Cold climate grapes: Increased sustainability through improved yield and quality
The purpose of my project is to study the feasibility of increasing yield and quality of cold climate hybrid wine grapes through matching training systems for the vigor type of the varieties grown. This will utilize hybrid wine grape varieties well suited to the Northeast. This project built upon information gathered in two past grants (2009 and 2010) using the existing vineyard on the farm for the study. It is my goal to collect useful data to be shared with others through in field meetings, flyers and posting to an online forum and my vineyard website www.hipvineyard.com . Since the data and procedures were so promising those two seasons with FNE09-662 and FNE10-691, the project is seeking further funding with this current grant application. I planted an additional trial vineyard in 2009 anticipating this study, to compare 4 cold hardy varieties- 2 reds and 2 whites (108 vines each or 432 vines total). There is a low/medium vigor red (Mn1200), low/medium vigor white (Petite Amie) and a med/high vigor red (Marquette) and med/high vigor white (St. Pepin). This past year the trellis training systems were put in place and the vines trained to them. This provides the opportunity to demonstrate to other farmers some ways to establish trellising and train the vines to it. This initial structure and training is a very important first step towards improved yields and quality.
There are four training systems implemented for each variety with three replications of each. There are two single fruiting wire systems (either cane or cordon pruned) and two split systems with two fruiting wires. By demonstrating these, other area vineyards have been and will be exposed to the differing systems they might not otherwise be familiar with, especially the Scott-Henry and the Modified Geneva Double Curtain of my own design. They will be able to visualize the planning and training processes that went into the systems used in the trial project.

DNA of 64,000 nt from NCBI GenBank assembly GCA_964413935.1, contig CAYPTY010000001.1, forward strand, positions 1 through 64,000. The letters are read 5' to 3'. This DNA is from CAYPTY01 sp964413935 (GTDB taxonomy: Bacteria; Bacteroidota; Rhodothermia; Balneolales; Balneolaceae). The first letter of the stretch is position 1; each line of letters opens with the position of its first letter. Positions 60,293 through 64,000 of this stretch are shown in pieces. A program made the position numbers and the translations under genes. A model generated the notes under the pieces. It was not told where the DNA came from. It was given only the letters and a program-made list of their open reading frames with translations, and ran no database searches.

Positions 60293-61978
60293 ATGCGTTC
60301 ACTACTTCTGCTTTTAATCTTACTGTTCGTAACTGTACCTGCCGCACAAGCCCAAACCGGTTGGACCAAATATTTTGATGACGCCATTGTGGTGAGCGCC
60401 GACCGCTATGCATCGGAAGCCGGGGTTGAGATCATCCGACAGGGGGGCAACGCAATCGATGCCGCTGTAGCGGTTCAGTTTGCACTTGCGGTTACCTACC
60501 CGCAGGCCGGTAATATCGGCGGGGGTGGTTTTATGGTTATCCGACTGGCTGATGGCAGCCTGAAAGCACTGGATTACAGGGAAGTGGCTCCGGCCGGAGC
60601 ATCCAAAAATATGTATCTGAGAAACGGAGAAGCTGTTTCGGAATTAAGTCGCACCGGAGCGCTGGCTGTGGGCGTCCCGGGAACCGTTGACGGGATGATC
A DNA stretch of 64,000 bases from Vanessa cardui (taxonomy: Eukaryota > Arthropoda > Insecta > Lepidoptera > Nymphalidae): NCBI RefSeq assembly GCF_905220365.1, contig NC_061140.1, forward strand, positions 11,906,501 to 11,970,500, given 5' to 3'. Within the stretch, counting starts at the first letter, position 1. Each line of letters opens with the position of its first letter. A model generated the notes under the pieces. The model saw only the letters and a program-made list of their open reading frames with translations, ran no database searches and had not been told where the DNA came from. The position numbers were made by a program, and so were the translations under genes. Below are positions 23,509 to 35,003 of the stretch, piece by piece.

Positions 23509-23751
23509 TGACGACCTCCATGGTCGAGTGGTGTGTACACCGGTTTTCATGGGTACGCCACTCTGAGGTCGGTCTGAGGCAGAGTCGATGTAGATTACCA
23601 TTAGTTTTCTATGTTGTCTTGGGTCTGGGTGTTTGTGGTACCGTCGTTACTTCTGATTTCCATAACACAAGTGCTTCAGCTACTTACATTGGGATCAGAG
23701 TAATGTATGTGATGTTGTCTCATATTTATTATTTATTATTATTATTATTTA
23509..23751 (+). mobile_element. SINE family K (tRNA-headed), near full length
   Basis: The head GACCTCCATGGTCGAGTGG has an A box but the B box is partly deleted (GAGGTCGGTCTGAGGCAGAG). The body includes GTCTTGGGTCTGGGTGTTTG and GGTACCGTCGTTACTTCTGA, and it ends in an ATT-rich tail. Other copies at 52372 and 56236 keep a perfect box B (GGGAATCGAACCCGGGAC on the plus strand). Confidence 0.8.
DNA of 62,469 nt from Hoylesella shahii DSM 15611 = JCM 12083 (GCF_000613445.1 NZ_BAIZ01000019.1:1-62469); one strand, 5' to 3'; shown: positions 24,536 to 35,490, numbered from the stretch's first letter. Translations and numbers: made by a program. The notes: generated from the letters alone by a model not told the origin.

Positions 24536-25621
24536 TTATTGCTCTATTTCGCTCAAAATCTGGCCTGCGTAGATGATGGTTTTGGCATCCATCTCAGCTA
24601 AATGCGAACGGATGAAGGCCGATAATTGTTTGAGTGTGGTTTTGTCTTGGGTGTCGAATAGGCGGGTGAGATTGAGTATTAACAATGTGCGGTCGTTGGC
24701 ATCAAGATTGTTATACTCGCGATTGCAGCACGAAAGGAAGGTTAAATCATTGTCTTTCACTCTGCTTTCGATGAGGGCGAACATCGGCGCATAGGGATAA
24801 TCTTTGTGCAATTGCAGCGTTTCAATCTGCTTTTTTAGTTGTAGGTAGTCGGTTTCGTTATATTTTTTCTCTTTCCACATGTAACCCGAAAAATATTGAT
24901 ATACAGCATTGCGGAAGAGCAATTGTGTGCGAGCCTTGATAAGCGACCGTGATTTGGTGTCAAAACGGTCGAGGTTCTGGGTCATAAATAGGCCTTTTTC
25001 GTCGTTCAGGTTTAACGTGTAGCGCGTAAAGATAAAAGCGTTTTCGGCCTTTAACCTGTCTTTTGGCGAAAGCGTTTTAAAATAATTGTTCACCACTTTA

The four training systems are: Top Wire (High Wire) Cordon – TWC, Vertical Shoot Positioned (Mid Wire Cordon) – VSP, Modified Geneva Double Curtain – MGDC and Scott-Henry.
All four of the varieties are included in each row. There are three vines per panel between posts set 20 feet apart (vine spacing 6.66 feet), with three panel repetitions in each row. The rows are set at 9 feet apart. The 4 training systems are next to each other and the whole layout is repeated three times.
It was determined that our target number of 5 buds per foot of canopy would be used so all vines were dormant pruned to that number. All prunings of the previous years growth was collected and weighed per vine and then recorded. During the growing season all the vines were monitored for proper growth and development during the growing season by myself and my assistant Richard Lamoy, Jr.. Each repetitions was trained to its appropriate training system but otherwise were handled the same way. Leaf pulling was be done by me and my field assistant to open the canopy up and help reduce fungal pressure and needed sprays, thus having less environmental impact.
The time needed to implement the different training systems was roughly logged for the various operations needed for the particular system. The ripeness was monitored by a combination of brix (to measure soluble solids), pH, and TA (total acidity). Samples of 100 grape berries were collected by a Richard Jr. or myself from each repetition of each variety (12 rows x 4 varieties= 48 samples) every week to 10 days beginning mid to late August through picking in September. This provided 4 sample collection periods. The 100 grape samples were collected in zip lock type bags, crushed and used for samples. Prior to crushing, the samples were weighed to provide average grape berry weight.